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momslove

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  1. Like
    momslove reacted to kakrpa in OCD flare according to PANS "non-believers"   
    1. Likely a drop in efficacy of the med(s) - needing now a higher dose and/or augmentation with diff meds.
    2. Any additional stressors? School/life balance??
    My two cents
  2. Like
    momslove reacted to MomWithOCDSon in OCD flare according to PANS "non-believers"   
    There are a couple of possible factors (if not infection or immune dysfunction based):
    1.  SSRI "poop-out" is real, unfortunately; you can find first-person accounts of it in forums and discussion groups all over the world, and I've seen it first hand in family members.  That said, just anecdotally, I think some are more prone to it than others.  Though the science is still not fully researched or documented, it seems to have something to do with the particular receptors that each SSRI affects; pretty much every SSRI has a different formulation that impacts different receptor sites (whether dopamine, serotonin, 5H-T, norepinephrine transporter receptors, for instance), even though there's typically some crossover among all of them.  At any rate, if the receptor sites become unresponsive, which they can do, then the med doesn't work as well.  Weight typically has little to do with SSRI dosage.
    2.  We had a psych (and she's actually somewhat versed in PANDAS/PANS and certainly doesn't dismiss it) note for us that a component of our DS's increased challenges at an older age, as compared to when he was younger, were a factor of the expanding "gap" between what were age-appropriate expectations for behavior and what his jumbled brain could manage for him at the time.  It's one thing for a 3 or 4 year old to melt down in public, but when a 12, 14 or even 18 year old can't manage all the stimuli coming in and melts down, it's a whole different animal!  So, even if nothing dramatic changes in terms of environment or demands, just the fact that she's getting older and so society, friends, outside world and maybe even you tend to expect more "self-management" of her, that's a kind of pressure all on its own that might result in increased anxiety.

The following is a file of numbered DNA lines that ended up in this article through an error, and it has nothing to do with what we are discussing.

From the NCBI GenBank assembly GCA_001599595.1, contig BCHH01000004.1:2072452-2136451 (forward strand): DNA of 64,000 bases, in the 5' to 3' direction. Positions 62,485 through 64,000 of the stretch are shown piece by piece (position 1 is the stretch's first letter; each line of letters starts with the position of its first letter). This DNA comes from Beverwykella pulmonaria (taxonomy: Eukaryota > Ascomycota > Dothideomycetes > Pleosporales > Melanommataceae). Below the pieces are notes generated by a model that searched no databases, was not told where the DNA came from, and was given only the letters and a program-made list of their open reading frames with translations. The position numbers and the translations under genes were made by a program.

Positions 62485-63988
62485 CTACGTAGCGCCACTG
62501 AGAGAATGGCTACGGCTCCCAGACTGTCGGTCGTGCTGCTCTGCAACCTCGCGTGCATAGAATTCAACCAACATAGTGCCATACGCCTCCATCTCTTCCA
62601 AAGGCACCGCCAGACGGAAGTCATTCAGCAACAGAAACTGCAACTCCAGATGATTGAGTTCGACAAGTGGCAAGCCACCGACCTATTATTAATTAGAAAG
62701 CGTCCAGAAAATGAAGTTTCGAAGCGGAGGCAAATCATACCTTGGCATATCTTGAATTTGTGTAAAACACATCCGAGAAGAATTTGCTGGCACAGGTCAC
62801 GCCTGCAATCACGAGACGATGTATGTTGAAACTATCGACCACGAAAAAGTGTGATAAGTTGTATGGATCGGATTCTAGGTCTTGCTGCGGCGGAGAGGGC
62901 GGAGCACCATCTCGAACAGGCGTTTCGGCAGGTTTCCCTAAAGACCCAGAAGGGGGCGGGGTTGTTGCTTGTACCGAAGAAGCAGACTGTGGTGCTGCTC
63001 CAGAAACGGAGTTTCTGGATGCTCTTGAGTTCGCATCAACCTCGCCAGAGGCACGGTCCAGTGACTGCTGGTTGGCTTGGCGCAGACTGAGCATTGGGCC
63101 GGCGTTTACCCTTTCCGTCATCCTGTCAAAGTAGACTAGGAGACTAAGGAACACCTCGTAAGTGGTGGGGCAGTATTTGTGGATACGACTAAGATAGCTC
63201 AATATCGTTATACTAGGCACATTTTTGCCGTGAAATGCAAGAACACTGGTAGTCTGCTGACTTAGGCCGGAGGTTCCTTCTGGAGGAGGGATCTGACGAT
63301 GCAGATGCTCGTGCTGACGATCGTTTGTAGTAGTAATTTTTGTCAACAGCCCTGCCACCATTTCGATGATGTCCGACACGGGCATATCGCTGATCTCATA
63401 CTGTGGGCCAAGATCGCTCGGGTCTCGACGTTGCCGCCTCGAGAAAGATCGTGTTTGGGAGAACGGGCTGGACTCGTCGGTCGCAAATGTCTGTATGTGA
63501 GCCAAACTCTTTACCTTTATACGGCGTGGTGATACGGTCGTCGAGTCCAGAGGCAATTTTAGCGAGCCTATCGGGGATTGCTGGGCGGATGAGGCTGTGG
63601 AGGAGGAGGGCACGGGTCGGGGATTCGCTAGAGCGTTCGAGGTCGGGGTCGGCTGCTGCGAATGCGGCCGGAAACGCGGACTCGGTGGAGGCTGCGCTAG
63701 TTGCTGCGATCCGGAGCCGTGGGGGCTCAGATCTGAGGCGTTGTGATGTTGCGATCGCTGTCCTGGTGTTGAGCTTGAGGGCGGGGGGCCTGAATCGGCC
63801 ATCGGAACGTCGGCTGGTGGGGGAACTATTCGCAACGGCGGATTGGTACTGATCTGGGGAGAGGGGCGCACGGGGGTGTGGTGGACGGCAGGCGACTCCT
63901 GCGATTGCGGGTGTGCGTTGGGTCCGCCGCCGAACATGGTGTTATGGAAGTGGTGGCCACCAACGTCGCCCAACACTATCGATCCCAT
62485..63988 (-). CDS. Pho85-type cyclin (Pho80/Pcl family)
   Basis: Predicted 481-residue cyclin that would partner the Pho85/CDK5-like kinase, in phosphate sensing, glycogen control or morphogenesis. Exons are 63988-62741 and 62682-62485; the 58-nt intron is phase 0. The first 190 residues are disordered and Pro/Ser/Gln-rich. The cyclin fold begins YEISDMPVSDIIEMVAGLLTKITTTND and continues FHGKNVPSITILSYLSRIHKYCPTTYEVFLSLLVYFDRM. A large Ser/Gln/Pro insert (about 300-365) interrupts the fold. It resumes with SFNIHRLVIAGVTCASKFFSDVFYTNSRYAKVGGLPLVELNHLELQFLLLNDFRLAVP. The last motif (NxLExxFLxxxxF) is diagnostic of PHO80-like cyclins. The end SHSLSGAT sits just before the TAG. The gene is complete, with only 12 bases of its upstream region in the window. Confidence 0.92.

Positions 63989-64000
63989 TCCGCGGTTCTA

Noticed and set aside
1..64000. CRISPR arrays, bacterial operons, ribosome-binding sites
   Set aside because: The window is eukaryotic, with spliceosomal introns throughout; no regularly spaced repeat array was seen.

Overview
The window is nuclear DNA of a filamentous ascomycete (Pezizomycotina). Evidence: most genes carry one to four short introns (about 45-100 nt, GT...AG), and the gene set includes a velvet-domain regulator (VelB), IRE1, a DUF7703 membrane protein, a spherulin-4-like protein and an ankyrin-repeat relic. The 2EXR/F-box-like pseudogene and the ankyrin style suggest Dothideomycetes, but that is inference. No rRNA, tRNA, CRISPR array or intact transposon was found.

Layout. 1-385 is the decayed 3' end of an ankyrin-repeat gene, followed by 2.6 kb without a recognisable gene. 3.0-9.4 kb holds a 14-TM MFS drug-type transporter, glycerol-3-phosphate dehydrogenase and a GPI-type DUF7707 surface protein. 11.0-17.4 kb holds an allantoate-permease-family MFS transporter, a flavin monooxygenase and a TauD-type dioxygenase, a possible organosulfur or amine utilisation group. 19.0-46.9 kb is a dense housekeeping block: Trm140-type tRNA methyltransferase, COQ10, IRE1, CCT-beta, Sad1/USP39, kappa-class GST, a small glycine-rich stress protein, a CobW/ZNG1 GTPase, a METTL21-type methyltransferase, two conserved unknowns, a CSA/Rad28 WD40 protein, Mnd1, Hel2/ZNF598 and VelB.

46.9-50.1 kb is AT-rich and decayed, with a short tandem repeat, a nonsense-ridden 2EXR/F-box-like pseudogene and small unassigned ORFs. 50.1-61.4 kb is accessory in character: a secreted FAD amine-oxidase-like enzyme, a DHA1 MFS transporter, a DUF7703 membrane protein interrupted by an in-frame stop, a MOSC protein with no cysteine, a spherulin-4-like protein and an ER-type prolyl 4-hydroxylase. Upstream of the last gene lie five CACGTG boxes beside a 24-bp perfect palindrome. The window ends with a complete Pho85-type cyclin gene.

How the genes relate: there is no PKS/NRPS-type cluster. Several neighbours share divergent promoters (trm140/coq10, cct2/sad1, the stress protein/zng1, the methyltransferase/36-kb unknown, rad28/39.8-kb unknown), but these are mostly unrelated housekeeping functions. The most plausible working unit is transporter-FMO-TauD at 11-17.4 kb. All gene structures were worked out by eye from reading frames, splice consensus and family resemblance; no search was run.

Sorry you're continuing to go through this; we've been there (a protracted "story"), so I know how frustrating and demoralizing it can be at points.  All I can say is that, in your shoes, I would probably first try to rule out any physical (infection or immune) component to the decline, and once having done that, maybe look into the mental health options available to try and improve the quality of your DD's life (and yours by extension).  I don't know if you've considered it, but there are now the genetic testing options available (like Genomind) that hone in on genetics and any mutations that may interfere with the effectiveness of various medications, including SSRIs.  That might be one route to pursue, particularly if the others aren't fruitful.
    All the best to you.
  3. Like
    momslove reacted to MomWithOCDSon in narcoplepsy   
    Found it!
     
    http://www.ncbi.nlm.nih.gov/pmc/articles/PMC2786037/
  4. Like
    momslove reacted to ktdommer in This is a family affliction...ugh   
    It is all hard. I'm married to an engineer who sees things black or white. With Lyme and PANS things are mostly grey. Another strain is the financial aspect of treatment. I just stopped talking about all the details of three of sick with Lyme which made it easier and he stopped questioning all the bills. It hurt deeply though that he mentally could not get to my level of involvement and caring. I realized he couldn't and never would. He didn't have it in him. This realization also was helpful. I sometimes would think he had bartonella.
    Hang in there and know you are not alone in your struggles.
  5. Like
    momslove got a reaction from SSS in This is a family affliction...ugh   
    Thanks.
     
    Tonight is better.
     
    DH and I are talking about other important matters that we agree about tonight.
     
    DD16 slept until about 4:30 pm today... She got up and put on some clean clothes and pulled her hair up because I told her that a friend of hers had told me today at school (where I work) that she might stop over tonight. Then she sat down and did some online biology.
     
    DH told her he was glad she did 30 minutes of biology today. He told us both he expects her to do more tomorrow and I don't disagree.
     
    Most of the time DH and I agree or accept our differences. The times when we don't are hard. Most of the time we do ok with DD and PANS/OCD issues, but when one of us "breaks" for a bit, we need a whole new set of skills for patience and communication.
     
    Thanks for being a safe place for me to share and receive support.
  6. Like
    momslove reacted to HopeinHIM in This is a family affliction...ugh   
    Oh momslove,
    I am so sorry. I too struggle with a similar situation. Such strain on the marriage. My husband understands only to a certain extent but then holds Ds up to standards he can't possibly fulfill. I am happy at times that our child showers and brushes teeth or joins us for dinner. I see that he is trying and suffering to just survive sometimes. This causes serious mental struggles. My H just wants everything back to normal and wants to push things to get there. Its counter productive for sure. I do the best I can to educate and keep him apprised our Ds illness and that is all I can do. It's all so complicated that even many doctors don't get it!!!! This will get better so we must all just hang in there and be strong for our beautiful afflicted children. Who could possibly understand this world we are in. Persevere!